But he says “hundreds of fossil fuel giants around the world” are planning to produce 230 billion barrels of untapped oil before 2030, supported by large financial institutions like Citigroup, J.P. Morgan Chase, and Bank of America. At the UN climate summit COP-27 last November, negotiators received information on more than 900 oil and gas companies. Of these, 96 percent had expansion plans and nearly 289 companies were developing infrastructure that would “lock the world into a fossil future.”
The Glasgow Financial Alliance for Net Zero, a coalition of leading financial institutions, calculates the world should be investing $4 in renewable energy for every $1 in fossil fuels to keep global warming to no more than 1.5 degrees Celsius above pre-industrial temperatures — the Paris Agreement guardrail to prevent the worst impacts of climate change. But a recent analysis found that since 2016, only 7 percent of $2.5 trillion in energy-related bank loans and bond underwriting has gone to renewable energy.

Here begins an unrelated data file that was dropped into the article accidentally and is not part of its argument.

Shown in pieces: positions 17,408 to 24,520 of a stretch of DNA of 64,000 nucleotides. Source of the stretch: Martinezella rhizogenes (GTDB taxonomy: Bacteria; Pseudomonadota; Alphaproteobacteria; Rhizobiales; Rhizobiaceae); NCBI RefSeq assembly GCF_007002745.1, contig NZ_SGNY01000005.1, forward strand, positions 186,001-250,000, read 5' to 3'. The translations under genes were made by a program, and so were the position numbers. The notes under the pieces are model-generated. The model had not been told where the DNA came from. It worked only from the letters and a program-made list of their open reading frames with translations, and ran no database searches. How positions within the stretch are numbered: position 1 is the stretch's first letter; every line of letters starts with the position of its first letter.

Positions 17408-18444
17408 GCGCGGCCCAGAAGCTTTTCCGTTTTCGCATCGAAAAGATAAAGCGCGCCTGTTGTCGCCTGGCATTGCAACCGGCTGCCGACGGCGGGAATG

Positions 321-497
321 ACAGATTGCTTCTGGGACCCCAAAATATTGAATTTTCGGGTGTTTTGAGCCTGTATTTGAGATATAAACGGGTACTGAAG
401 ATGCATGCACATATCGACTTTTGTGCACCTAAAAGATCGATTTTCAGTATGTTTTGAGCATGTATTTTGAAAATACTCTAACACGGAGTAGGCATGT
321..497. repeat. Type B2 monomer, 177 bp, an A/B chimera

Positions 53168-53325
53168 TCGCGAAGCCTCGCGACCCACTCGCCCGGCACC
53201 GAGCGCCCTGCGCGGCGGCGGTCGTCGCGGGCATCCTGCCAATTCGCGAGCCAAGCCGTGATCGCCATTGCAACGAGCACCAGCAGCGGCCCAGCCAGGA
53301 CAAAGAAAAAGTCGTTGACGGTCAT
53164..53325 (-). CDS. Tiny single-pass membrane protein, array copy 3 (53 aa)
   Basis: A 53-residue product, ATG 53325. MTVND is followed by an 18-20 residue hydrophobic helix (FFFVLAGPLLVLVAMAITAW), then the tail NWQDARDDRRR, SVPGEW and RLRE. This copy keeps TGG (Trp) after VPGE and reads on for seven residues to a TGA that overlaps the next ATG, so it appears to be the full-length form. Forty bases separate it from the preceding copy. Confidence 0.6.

Although all countries are making plans under the 2015 Paris Agreement to reduce their fossil-energy pollution, the energy transition “seems more disorderly than ever,” according to McKinsey and Company. “Momentum toward renewables is growing but without a corresponding decrease in global emissions,” the company says.
In the United States last year, the oil industry spent more than $90 million on more than 700 lobbyists to push back against policies to reduce oil and gas production.
In effect, the U.S. Supreme Court has sided with the industry by ruling the Environmental Protection Agency (EPA) cannot issue a nationwide cap on carbon emissions from power plants. In 2010, the court had already increased the political clout of oil and gas companies by ruling that corporations can make unlimited contributions to election campaigns. Last year, oil and gas spent nearly $30 million on congressional election campaigns.